Jacqueline said...

As someone who has taken photos for years, long before FB and even before the public Internet, I really don't see any issue with focusing on the shot rather than reacting to the goal. They probably got the goal shot long time... I don't see how photography ties into the social networking/cell phone/technology taking over my life thing.
I have a BB and an iPhone. I used to read books when I was out and bored, now I read e-books and surf the web. More convenient. Yes, I read or surf or post or write Blog entries when I am bored with the event.
My BB has made me far more punctual (I love those reminders and maps) and a lot more relaxed as I don't have to harass myself over little details.
I believe that work should be done as it is needed, and am pretty much against the 8-4 hour punching system. Most people who work an 8 hour day are usually only productive for 3 hours of that day. I love that mobile technology allows me to be productive when I want or need to be, and allows me to know when those times are.

So, I've been at the beach on a Wednesday, having nothing urgent to do at work: I get a message, find a document on the BB, edit it a bit, email to the relevant people, solve the problem, and go back to my bake & shark. Took about 10 mins.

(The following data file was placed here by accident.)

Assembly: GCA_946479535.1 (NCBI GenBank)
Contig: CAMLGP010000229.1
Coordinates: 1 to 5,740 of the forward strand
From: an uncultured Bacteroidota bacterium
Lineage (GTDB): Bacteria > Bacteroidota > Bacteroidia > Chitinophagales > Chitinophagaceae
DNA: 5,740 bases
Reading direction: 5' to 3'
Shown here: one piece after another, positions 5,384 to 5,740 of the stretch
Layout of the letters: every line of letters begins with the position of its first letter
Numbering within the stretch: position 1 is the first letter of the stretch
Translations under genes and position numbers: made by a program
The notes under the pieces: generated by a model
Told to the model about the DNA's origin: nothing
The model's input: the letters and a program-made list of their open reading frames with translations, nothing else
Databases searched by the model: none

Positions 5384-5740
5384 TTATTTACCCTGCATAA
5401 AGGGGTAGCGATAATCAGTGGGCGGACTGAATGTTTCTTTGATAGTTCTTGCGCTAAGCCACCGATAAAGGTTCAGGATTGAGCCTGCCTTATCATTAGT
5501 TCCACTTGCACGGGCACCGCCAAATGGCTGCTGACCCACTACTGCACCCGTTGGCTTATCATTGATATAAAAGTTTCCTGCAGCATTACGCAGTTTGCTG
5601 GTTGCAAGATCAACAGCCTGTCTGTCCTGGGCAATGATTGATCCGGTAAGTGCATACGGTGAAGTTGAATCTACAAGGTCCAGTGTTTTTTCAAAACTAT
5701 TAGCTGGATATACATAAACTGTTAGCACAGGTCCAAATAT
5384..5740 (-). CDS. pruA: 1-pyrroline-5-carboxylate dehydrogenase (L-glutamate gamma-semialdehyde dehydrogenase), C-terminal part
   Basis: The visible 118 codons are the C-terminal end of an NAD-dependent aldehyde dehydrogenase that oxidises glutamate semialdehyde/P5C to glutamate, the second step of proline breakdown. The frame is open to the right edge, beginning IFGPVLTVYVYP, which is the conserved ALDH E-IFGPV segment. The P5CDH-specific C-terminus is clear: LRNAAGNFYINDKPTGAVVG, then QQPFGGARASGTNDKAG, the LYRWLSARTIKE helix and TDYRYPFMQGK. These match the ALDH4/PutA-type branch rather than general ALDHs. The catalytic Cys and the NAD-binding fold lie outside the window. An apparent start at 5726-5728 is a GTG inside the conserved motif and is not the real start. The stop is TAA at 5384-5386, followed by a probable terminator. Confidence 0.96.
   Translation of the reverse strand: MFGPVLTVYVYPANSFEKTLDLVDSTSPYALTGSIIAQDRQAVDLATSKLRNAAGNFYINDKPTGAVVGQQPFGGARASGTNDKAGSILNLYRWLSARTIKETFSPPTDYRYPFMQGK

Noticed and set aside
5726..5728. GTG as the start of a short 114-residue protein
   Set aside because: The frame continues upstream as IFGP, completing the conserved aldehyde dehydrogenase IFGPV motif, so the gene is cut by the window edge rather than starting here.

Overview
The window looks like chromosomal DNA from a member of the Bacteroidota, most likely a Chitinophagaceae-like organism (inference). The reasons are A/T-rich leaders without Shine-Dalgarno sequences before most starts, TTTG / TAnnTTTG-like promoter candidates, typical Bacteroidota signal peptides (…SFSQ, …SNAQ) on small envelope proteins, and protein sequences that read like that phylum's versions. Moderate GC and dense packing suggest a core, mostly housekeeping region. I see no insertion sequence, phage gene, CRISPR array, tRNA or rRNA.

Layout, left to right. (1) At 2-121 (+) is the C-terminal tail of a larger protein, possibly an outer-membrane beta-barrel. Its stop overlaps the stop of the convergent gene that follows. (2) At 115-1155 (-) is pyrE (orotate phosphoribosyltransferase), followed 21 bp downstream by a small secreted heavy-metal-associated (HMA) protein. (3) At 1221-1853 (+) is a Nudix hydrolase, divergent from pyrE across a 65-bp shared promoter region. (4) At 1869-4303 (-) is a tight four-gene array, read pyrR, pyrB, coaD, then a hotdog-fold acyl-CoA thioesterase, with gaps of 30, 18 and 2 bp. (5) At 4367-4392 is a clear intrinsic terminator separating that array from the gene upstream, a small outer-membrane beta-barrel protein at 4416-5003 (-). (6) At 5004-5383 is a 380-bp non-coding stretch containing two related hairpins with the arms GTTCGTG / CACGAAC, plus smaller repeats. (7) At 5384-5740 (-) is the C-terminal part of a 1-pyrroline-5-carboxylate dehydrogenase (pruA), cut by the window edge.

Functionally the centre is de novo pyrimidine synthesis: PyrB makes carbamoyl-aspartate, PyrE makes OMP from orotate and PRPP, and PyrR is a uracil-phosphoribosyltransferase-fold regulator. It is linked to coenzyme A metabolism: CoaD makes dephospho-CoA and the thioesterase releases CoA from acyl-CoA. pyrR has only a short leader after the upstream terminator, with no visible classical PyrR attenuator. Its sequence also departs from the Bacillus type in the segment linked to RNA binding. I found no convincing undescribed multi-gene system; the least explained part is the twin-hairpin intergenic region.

I love being connected. I much prefer a message, or an email. I do not often answer my phone. That puts me on other people's schedule, not mine. The tools are there to help me work to MY schedule. And they do, fabulously!

trinidarlin said...

Okay, I think this comment needed to go with the post higher up. In any event, noone is disputing that smartphones have made life convenient, but there are those who take this "convenience" to new levels, where a private passion impacts a public space. I use my phone at airports, in waiting rooms to keep me occupied or to catch up on work. Do I use it constantly when the objective at hand is to enjoy the place I am in, the people I am with, the moment at hand? No. Do I use it to the detriment of others around me either via invading their privacy or interfering with their enjoyment of a show, game, etc. Nope. Noone is saying it's not convenient. I think we can all agree that it is highly convenient, but sometimes some people...note I said SOME, need to use a bit of discretion.